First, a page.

My junior or sophomore year, I decided to take Trans/Gender Politics with Dr Rakes (Assistant Professor, WGSS/QS Program, Oregon State University). That was the first time I felt like I had the space to share some of the things that I was going through. It was the first time that someone asked for my pronouns. It was the first time someone asked how I identify and what gender means to me. Having that space to do that was incredible and amazing and really transformative for me. I took on a QS minor and found that I was happier and felt like I was doing more meaningful work and important work and learning about things that were personal to me. I was really passionate about it and so I decided to apply to the master's program here in WGSS. 

Who are some of your biggest feminist influences and why?

On a more personal level, one of my biggest influences are my mom and my sisters. I also find a lot of affirmation or support through other queer and trans Muslim artists, poets and performers who are doing really amazing work. This time that we are in is really cool because there are a lot of people sharing their work more broadly. Some of the people that influence me are Fatima Asghar who is a Pakistani-Kashmiri-American queer writer. I really like the poetry of Amir Rabiyah, a Syrian indigenous Two-Spirit poet. They bring a lot of Sufi ideas and concepts into their poetry which I really appreciate.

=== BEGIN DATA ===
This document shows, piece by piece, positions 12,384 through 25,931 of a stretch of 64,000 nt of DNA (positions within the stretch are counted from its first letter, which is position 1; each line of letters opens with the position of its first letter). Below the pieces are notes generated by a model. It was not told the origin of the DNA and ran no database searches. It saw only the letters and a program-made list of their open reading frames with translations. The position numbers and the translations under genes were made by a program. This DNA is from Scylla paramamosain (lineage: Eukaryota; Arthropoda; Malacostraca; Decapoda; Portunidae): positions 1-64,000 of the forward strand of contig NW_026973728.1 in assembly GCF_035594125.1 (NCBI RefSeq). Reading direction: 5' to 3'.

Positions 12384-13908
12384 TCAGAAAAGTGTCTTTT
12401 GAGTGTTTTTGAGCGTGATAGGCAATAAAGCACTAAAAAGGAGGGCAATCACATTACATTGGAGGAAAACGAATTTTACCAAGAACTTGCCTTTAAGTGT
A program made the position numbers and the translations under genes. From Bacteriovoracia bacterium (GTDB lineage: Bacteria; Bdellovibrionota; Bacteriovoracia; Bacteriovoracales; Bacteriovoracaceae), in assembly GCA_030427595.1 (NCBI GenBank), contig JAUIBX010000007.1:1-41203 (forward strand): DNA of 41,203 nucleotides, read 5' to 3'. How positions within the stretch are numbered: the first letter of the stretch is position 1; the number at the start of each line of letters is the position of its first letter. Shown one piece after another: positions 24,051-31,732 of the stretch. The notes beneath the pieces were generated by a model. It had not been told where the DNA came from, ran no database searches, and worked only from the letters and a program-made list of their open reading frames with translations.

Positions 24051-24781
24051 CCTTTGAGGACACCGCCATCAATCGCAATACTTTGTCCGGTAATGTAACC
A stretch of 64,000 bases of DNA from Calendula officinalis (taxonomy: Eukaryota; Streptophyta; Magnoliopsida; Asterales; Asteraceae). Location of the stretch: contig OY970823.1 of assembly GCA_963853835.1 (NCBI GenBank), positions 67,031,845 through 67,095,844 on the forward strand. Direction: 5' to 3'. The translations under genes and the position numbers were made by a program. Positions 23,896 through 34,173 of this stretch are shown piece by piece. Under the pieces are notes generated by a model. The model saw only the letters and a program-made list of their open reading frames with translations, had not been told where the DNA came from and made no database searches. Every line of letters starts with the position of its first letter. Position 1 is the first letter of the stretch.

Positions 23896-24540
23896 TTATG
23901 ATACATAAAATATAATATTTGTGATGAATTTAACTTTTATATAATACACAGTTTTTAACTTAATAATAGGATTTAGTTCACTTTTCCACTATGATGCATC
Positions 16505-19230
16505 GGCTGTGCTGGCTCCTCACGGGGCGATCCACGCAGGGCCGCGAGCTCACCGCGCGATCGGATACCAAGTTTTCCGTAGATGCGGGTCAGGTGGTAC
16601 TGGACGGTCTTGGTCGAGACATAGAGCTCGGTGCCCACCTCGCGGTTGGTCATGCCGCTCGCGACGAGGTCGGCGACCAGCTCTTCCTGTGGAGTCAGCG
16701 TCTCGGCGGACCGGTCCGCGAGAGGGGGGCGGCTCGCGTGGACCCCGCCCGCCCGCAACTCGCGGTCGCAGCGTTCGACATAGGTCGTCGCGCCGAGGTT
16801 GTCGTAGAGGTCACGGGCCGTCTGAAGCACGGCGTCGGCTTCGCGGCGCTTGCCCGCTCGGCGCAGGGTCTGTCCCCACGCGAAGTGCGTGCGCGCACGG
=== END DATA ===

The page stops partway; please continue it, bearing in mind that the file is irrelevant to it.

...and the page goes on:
What inspires you to teach? What are some of your learnings?

One of the most important things for me as an instructor is being out there. A lot of people haven’t seen, especially in Oregon, a queer and trans Muslim Pakistani person in their life ever. I think sometimes just being there and saying, “This is who I am, these are the things I care about,” messes up their worlds in a way. I really appreciate that and also enjoy teaching. That’s the kind of work I want to do in the future.